Graduate students at The New School for Social Research ask the kind of questions that challenge the status quo across the social sciences and humanities.
Guided by rigorous scholarship and a desire to apply academic discourse and discovery to current social problems, they critically examine interdisciplinary fields to become a force of new knowledge and ideas in the world.
All graduate programs at The New School for Social research can be completed full-time or part-time on our New York City campus. Competitive merit-based scholarships are available in all departments -- in recent years, 85% of master’s students have received merit scholarships at The New School for Social Research.
Change begins with a question. What will you ask?
With more than 230 million global citizens living outside their home countries, international migration is one of the most critical issues facing the global community in the 21st century. The challenges that these global citizens face are the focus of this master’s program, which prepares professionals to better the lives of migrants and refugees throughout the world.
Students study topics of global migration with top researchers, professors, project practitioners, and policy makers in the field of migration studies. The program includes an optional semester of study at Universidad Iberoamericana in Mexico City. Graduates are prepared for careers in local, state and national governmental agencies; policy think tanks and policy and planning consulting firms; community-based non profits and non-governmental organizations; international agencies; advocacy and public interest organizations; philanthropic organizations and foundations; and other private-sector entities.
You can request more information on our website
Our program prepares students to develop migration policies and provide support services to migrant communities. Graduates can go on to lead local, state, and national governmental agencies; international agencies; policy think tanks and policy planning consulting firms; community-based nonprofits and non-governmental organizations; advocacy and public interest organizations; philanthropic organizations and foundations; and other private-sector entities.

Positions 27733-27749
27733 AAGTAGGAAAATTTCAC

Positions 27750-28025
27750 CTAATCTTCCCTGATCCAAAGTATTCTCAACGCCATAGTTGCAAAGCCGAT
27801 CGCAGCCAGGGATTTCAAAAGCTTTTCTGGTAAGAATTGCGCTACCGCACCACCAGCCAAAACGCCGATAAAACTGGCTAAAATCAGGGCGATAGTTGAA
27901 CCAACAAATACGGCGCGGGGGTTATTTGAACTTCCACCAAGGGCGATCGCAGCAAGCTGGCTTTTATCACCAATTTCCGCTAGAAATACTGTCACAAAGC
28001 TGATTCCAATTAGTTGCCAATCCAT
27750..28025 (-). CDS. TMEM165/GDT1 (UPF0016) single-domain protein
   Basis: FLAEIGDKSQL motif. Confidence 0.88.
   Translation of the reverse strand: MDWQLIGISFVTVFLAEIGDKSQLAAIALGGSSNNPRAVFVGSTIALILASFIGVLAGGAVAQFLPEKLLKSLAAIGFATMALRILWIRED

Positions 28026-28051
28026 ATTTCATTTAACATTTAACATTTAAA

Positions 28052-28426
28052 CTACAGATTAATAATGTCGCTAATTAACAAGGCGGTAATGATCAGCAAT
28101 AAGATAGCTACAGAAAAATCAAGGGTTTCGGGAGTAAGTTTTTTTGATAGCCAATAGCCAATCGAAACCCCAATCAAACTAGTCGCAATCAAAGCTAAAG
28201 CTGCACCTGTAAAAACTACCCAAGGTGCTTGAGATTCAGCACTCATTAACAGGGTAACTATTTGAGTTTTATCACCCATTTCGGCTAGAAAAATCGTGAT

We also provide excellent training for students wishing to pursue further graduate studies in Diplomacy, Law, Public Health, Education, International Studies, or related fields
We offer a limited number of partial scholarships. Program scholarships range from $1,000 to $5,000. All applicants, U.S. and international, are considered for these scholarships at time of admission consideration.
A limited number of teaching assistantships are available.
A separate application is not required for scholarships or assistantships. If you receive a scholarship or teaching assistantship, you are notified in your admission letter.
You can request more information about scholarships and assistantships on our website
The M.A. in Cross-disciplinary Studies is multidisciplinary, experiential, and allows students to self-design their graduate studies. The program is designed to meet the needs of students who are seeking a broader learning forum and who appreciate the unique self-design of cross-disciplinary studies. The M.A. program provides intellectual advancement and the opportunity to expand and enrich educational horizons in keeping with the liberal studies traditions. The M.A. program utilizes a multidisciplinary approach and variety of perspectives for observing, analyzing, and addressing contemporary social issues. Students focus on systemic approaches and methodologies when studying human challenges. The M.A. utilizes experiential learning to provide students with hands-on training where theory and practice are integrated.
The M.A. consists of an 11-course (33 credits) sequence that includes core classes, practicums, and a 12-credit concentration track.